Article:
as well building stronger communities with not just the general law school. Outreach to the Legal Profession ――――――――――――――― Many members of the legal community are not fully aware of the excellence of GW Law. who may have previously not been inclined to donate. In order to reach out to legal professionals and change their assessment of GW Law. First we should task the Director of Marketing with reaching out to legal professionals. especially in the instance where an organization or organizations are just now building the capacity to maintain such contacts. This is only possible if the walls built by the Alumni Office barring communication between current and former students are lowered. having a successful event requires help from the school. Second. student groups and the Alumni Office should coordinate with one another on at least one event per year that reaches out to alumni who were either members of the organization or would be sympathetic to its goals. In addition. he or she would be the primary responsible party 21 . Correspondingly. The difficulty of changing a law school’s reputation within the legal profession affects GW Law in many ways. Perhaps most importantly. anyone planning an event that would otherwise be held at a restaurant or hotel should at least strongly consider hosting the event in the law school. Host Alumni Events at the Law School Every alumni event that can reasonably be held at the law school should be. These events can currently be held in the Faculty Lounge or in an area of the first floor. would be marketing the unique product of GW Law—our students and their excellence—to legal professionals. The Marketing Director’s position would have two main components. but with specific aspects of the school. Dean Lawrence’s welcome receptions in DC should be held at the law school. For example. This would help educate alumni. The Marketing Director’s primary job. create databases of their current and former members. on the great work students are doing. many employers who recruit at similarly ranked schools do not come to GW Law’s on campus interviews. and support creative endeavors by student groups attempting to build connections with the greater GW law community. events should be held in the signature space in the library. Often legal professionals base their assessments of a law school on the scores that school received the previous keep member lists from years past. For example. we propose a two-step approach. Although there are occasions where it is preferable for the law school to go to alumni. If we can find a way to increase our reputation among the legal profession. First. students have a more difficult time finding employment because GW’s reputation in the profession is not maximized. although we are slowly making our way up in the rankings based on other factors. other than overseeing the office of marketing generally. he or she would be responsible for making personal contact with firms throughout the nation and world. Therefore. it is difficult to change the assessment of the legal community without making a significant expenditure of resources. one of the commonly cited reasons for GW Law’s inability to rise in national law school rankings is the role of assessments by lawyers and judges. GW Law students will be more likely to find jobs and GW Law will rise in the rankings. when the physical renovations to the law school are complete. The SBA should push student groups to explore events with the Alumni Office. discussed below. While this in no way is meant to suggest that alumni should be overwhelmed with invitations to student group events.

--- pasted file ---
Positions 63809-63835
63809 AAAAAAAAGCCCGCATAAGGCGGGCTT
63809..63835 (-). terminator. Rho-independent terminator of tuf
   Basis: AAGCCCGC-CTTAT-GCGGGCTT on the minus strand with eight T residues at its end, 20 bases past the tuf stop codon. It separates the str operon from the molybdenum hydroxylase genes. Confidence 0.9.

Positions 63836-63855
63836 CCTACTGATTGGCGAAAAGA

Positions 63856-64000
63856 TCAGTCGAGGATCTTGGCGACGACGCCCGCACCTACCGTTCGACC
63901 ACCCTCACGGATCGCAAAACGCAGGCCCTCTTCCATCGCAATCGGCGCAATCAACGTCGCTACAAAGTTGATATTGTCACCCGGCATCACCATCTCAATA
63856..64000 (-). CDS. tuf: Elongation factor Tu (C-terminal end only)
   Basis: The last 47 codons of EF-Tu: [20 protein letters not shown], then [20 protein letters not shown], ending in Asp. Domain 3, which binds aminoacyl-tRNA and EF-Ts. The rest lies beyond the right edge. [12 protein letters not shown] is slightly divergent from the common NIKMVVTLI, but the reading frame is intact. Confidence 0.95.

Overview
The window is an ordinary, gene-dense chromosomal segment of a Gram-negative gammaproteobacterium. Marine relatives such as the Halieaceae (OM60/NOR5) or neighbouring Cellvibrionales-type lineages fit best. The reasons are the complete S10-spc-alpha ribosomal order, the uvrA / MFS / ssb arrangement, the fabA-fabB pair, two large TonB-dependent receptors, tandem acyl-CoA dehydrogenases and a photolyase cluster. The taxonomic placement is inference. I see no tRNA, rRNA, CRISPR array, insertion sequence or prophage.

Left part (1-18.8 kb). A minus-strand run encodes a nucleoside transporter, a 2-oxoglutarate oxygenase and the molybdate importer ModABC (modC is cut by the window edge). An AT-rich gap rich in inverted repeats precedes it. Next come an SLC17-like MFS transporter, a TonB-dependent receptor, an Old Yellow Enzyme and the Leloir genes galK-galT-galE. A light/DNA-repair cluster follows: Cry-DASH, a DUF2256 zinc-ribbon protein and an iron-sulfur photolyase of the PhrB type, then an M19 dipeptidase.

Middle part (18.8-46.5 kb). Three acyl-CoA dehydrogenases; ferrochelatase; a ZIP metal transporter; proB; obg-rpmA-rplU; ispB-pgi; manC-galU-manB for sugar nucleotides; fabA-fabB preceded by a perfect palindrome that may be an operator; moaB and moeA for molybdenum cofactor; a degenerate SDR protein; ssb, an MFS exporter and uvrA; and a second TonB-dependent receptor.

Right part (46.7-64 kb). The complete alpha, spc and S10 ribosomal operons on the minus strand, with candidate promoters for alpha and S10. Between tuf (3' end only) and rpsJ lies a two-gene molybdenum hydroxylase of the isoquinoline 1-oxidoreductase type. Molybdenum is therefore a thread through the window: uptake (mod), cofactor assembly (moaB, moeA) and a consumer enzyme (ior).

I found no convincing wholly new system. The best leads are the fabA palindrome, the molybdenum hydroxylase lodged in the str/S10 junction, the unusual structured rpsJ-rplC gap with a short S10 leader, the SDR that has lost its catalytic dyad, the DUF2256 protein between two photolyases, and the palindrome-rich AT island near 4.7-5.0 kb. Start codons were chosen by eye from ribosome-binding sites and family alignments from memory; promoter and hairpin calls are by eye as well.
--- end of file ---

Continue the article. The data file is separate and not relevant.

A marketing or branding expert could give us valuable advice on how exactly to brand and market GW Law without losing the qualities that make us an excellent academic institution in the first place. the Marketing Director would also oversee all marketing targeted for legal professionals. it can only benefit us more to have a dedicated individual singing our praises to the legal community. design. such as the New York Regional. we must find a way to have more firms from more parts of the country—and world—interview on campus and at regional programs. The Marketing Director should be the person to contact law firms across the country and form personal relationships with them on behalf of GW Law. we are proposing that GW Law brands itself by demonstrating and extolling its identity and focusing on the ways in which we are unique within the legal profession. GW Law has done a good job of bringing law firms and government employers from DC to campus. and conversely promoting our faculty to the media. For example. This should include directing media requests to the appropriate faculty. None of these regional programs had even a small percentage of the number of large legal employers present in the city. The Marketing Director would also oversee press releases put out by the law school in order to ensure that marketing opportunities are used to the fullest potential. GW Law has had less success outside of the DC Metropolitan area. While our outward demonstration of excellence in the practice and study of law will raise our profile nation-wide. We realize that some people will find the idea of focusing strongly on marketing disagreeable. the Marketing Director would propose and implement any marketing materials that are sent to employers. During the 2005 Fall Interview Program. particular in the beginning stages. and implementation of marketing to legal professionals. and a Marketing Director could ensure that all materials are cohesive and cogent. 22 . regional interview programs near DC. City Atlanta Chicago Dallas Los Angeles Miami New Hampshire New York Philadelphia San Francisco Number of Employers 9 6 9 15 12 17 26 13 17 If GW Law wants to be competitive among the top-tier law schools. We are not proposing that GW Law become a brand in the way that Gap is a brand. Marketing involves every way in which the law school reaches out to the legal community. However. had significantly more employers than regional programs from other large cities. Marketing to Legal Professionals In addition to being the liaison between GW Law and legal employers across the country. Personal Contact Traditionally. but in order to clarify: we are not simply discussing advertising. we also believe that it would be helpful for the Marketing Director to work in conjunction with a marketing consultant. Although we highly recommend hiring someone for the position with strong marketing experience.for the proposal.